“Steam has imposed a set of business terms for developers hoping to sell content on that service – many of which are not imposed by other online game services. Unfortunately, Crytek has an agreement with another download service which violates the new rules from Steam and resulted in its expulsion of Crysis 2 from Steam.”

No word on what “new rules” are in place and what Crytek agreement with another service (Origin?) is at fault with Steam’s terms.  Basically, it’s business deals that most gamers don’t and shouldn’t care about.  It doesn’t have an impact on those who previously bought Crysis 2 on Steam, they will still be able to re-download it if need be — but right now, no new purchases are available, hardly a tragedy on a 3 month old game, except for those holding on for a great Steam deal.  Valve is typically tight lipped about this things, so it’ll be interesting to see if they ever address this issue publicly.

What remains unclear is if this will affect future EA games, since Crytek specifically was called out and not EA in general.  Will this weaken any relationship between EA and Steam, especially with EA pushing it’s Origin service, or will it force the companies to work things out?  It is interesting though that Steam is one of the few places where you can’t pre-order Battlefield 3 today, although previous Battlefield titles remain on the service.

Jun 152011

A couple of weeks ago, EA essentially re-branded their EA digital download store as “Origin.”  Nothing exactly Earth-shattering, and it didn’t even feel it was worth discussing at any form here.  Yeah, there was the bit about Star Wars The Old Republic being an Origin exclusive, but for a yet-to-be-released MMO, it didn’t really register as note-worthy.  Now things are starting to get interesting.  RPS posted an article alerting us that Crysis 2 has been pulled from Steam and Alice: Madness Returns is no where to be found on Steam as well.  Also, interesting is that there have been zero hints of Battlefield 3 pre-orders on Steam, especially with EA and DICE pushing pre-orders hard elsewhere, as we discussed yesterday.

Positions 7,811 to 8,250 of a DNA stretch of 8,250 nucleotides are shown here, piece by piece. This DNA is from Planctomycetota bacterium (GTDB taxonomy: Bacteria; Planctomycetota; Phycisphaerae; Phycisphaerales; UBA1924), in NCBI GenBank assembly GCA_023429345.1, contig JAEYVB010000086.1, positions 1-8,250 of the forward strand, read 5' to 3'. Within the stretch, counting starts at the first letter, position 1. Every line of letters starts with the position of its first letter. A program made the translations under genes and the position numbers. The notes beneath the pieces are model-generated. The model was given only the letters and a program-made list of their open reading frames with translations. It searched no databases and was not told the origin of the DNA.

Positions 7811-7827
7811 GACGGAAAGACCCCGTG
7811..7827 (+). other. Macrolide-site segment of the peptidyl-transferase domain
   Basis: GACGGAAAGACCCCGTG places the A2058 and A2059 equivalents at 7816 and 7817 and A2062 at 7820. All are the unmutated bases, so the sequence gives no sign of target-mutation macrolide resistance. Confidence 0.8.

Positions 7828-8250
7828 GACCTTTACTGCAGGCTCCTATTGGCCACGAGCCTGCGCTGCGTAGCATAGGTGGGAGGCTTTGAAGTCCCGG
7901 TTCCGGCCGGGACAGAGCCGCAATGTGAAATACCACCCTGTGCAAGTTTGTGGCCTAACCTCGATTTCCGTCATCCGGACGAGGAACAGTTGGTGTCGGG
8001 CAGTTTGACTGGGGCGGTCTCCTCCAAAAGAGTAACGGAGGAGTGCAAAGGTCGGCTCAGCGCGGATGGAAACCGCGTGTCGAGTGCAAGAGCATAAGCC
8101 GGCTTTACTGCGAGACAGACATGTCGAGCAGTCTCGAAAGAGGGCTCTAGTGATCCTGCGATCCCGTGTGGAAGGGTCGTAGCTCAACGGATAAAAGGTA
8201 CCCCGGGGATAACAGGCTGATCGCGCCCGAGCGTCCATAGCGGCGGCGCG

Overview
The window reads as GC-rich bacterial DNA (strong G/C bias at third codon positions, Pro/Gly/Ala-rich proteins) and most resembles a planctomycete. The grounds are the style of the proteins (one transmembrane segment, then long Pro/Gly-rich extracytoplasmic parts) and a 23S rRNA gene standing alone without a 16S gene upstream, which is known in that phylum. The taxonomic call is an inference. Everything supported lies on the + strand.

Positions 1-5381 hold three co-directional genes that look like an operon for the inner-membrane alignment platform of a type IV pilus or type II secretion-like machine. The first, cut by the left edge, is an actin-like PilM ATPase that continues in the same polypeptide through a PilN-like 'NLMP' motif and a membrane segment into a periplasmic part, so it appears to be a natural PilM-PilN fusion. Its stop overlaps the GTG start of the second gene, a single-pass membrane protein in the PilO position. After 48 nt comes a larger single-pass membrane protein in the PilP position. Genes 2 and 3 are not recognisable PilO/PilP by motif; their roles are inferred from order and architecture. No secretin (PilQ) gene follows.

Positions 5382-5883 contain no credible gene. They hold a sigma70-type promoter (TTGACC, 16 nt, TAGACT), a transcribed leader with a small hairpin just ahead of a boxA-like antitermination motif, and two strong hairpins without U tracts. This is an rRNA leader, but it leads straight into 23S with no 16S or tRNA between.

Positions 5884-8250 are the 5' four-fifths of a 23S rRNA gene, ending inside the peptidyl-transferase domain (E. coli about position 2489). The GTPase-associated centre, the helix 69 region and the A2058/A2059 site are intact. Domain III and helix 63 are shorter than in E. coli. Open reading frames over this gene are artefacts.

Of course the conspiracy theorists already have BF3 as an Origin exclusive, meaning if you want to buy BF3 digitally, direct from EA will be your only choice.  While that may end up being the case, there is one small problem in that logic: you can currently preorder BF3 on Direct2Drive and also on GamersGate (at 10% off).  To make things more interesting, you can still by Crysis 2 digitally on Direct2Drive and Amazon, so it doesn’t appear to have become an Origin digital exclusive, at least not yet.   Is Origin solely targeting Steam?  We’ve heard in the past from other retailers and some publishers that they felt that Steam carried too much weight by dominating the digital download market, and maybe EA is trying to strong arm Steam by not making available some high profile titles there.  They’ve done it on the used game market of console games with “Project $10”, so maybe Steam is their next focus.

I understand from a publisher’s perspective the downside of Steam.  Obviously, Steam takes a cut of the game sales, but that’s true of D2D, GamersGate, Amazon, and even brick and mortar stores like Gamestop and Best Buy.  Steam, however, works a bit differently on the technical side, requiring a somewhat rigorous approval process for not only the games but all patches — and let’s not forget that Steam games need to have separate patches applied to them which isn’t true of games purchased digitally elsewhere (except, obviously, if it’s a Steamworks game.)  So, maybe it’s more about having to maintain two different versions of a game and less about trying to forcefully limit market share of Steam.  Or maybe it’s some crazy argument over fees or other back-room deals that have really nothing to do with anything gamers should care about.  The point is, we really don’t know and I’d wager that most gamers don’t care.  They want to buy the games they want, where they want to, that’s it.

I have some, friends, actual real people, who only buy their games from Steam.  They will buy their games from Steam, even if better deals can be found elsewhere, and many times, will never buy a game simply because it’s not sold on Steam.  The question is, if BF3 is never sold on Steam, will those people buy it?  Between this and the pre-order shenanigans, have you been soured on BF3 any, or are you full steam ahead?  Yes, the bad pun was necessary.